I used to consider my aunt as a hippie growing her own vegetables with recycled waste water and celebrating the annual World Energy Day on a weekly basis ‘Amish style’ in the dark. She still religiously rides her push bike to work in her batty full body raincoat in the cold and wet of a Melbourne winter. She would have also been one of the small handful of consumers who had the time and bother to research where and how her hard-earned money was being spent. Without a doubt, this would have included the local community bank where she invested her savings and set up her mortgage to buy her energy efficient home.
Kudos to her, a decade or two later and it seems some of her quirks are becoming mainstream, including everyday banking. More consumers are embracing opportunities to conduct their banking with organisations that are considered ‘ethical lenders’, that is banks that embrace socially conscious and environmentally friendly practices that do not conflict with shareholder or customer interests.
These financial institutions generally try to avoid investing in or lending to companies or industries that could be considered harmful to the community or environment such as fossil fuels (the four major banks in Australia have lent $35b in the last 6 years to fossil fuel industry*), deforestation, gambling and tobacco. Instead, many ‘ethical lenders’ claim to be carbon neutral organisations and may focus on investing in social projects such as affordable housing and renewable energy. Moreover, these banks often differentiate themselves through their social standing with heavy community and charity involvement, and a corporate culture typically devoid of the scandals that have been plaguing a lot of lenders around lending practices. However, as with any organisation promoting themselves as ‘ethical’ or ‘sustainable’, the ‘ethics’ can be subjective and you need to investigate each company individually to ensure they align with your ethical beliefs and that their practices are policy-led, rather than just ‘green’ marketing.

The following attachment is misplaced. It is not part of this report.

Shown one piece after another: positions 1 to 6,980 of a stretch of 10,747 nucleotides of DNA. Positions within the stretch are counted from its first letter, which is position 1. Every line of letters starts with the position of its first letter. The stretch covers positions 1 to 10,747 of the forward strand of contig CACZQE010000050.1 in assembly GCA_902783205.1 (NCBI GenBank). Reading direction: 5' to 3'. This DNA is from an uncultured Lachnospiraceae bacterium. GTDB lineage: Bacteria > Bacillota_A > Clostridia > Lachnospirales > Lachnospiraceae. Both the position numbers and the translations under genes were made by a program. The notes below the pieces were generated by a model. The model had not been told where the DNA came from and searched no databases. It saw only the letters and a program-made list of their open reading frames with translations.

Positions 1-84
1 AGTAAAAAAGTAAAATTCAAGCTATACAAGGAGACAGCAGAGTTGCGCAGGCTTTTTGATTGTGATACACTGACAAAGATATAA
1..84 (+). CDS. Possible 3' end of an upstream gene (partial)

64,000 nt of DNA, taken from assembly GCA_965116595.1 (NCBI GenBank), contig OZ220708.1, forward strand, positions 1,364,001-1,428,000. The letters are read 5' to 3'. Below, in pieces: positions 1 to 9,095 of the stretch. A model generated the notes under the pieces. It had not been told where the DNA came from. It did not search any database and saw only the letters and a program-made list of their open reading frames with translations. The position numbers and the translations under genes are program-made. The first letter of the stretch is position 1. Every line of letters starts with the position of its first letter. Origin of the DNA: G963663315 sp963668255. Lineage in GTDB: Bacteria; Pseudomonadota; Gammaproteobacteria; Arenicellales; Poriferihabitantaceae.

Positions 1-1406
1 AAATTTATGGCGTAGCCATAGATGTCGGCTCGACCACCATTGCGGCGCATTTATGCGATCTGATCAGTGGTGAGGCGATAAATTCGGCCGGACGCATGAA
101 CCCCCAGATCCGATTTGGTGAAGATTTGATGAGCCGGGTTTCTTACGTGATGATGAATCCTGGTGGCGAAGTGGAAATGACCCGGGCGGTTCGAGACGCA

So what do ‘ethical lenders’ offer the average consumer aside from a clear conscience?
While my aunt may sleep better at night knowing her money is sitting with a ‘green’ lender, most of us prefer to translate benefits into more tangible dollars and cents as well. However, the two are not necessarily mutually exclusive, many ethical lenders are offering their customers a combination of the following:
- Green term deposits, where the bank will make contributions towards renewable energy.
- Green car loans at reduced interest rates – another incentive for considering an electric or hybrid vehicle.
- Discounted personal loan rates to fund solar panels or energy efficient products.
- Green home loans for building or buying energy-efficient properties.
Okay but what if you’re stuck with your current petrol guzzler and are not in the market for a new 7 star+ rating home?
Fret not, because there are ethical lenders that offer home loan products for you to refinance your existing mortgage and their product offerings can be very competitive when suitable.
Currently there are offers in the market for unique fixed-rate home loans from 1.95%pa with a full offset account*.
Is your current bank ethical?
For most of us that bank with the majors it would depend on the news of day, especially post Royal Commission. If you do want to consider making a switch towards an ‘ethical lender’, it’s important you identify what values are most important to you and prioritise them as there may be some limitations or grey areas. A lender may offer a ‘green’ product but still conduct activities that negatively impact the environment or community. If you prefer the legwork be done for you, consider talking to your lending consultant and advise them of your priorities. And if you want to go a step further, my aunt has a tandem push bike the next time you need to travel and with her years of practice will also certainly do most of the legwork.
Disclaimer: * The information contained in this site is general and is not intended to serve as advice as your personal circumstances have not been considered. DPM Financial Services Group recommends you obtain personal advice concerning specific matters before making a decision.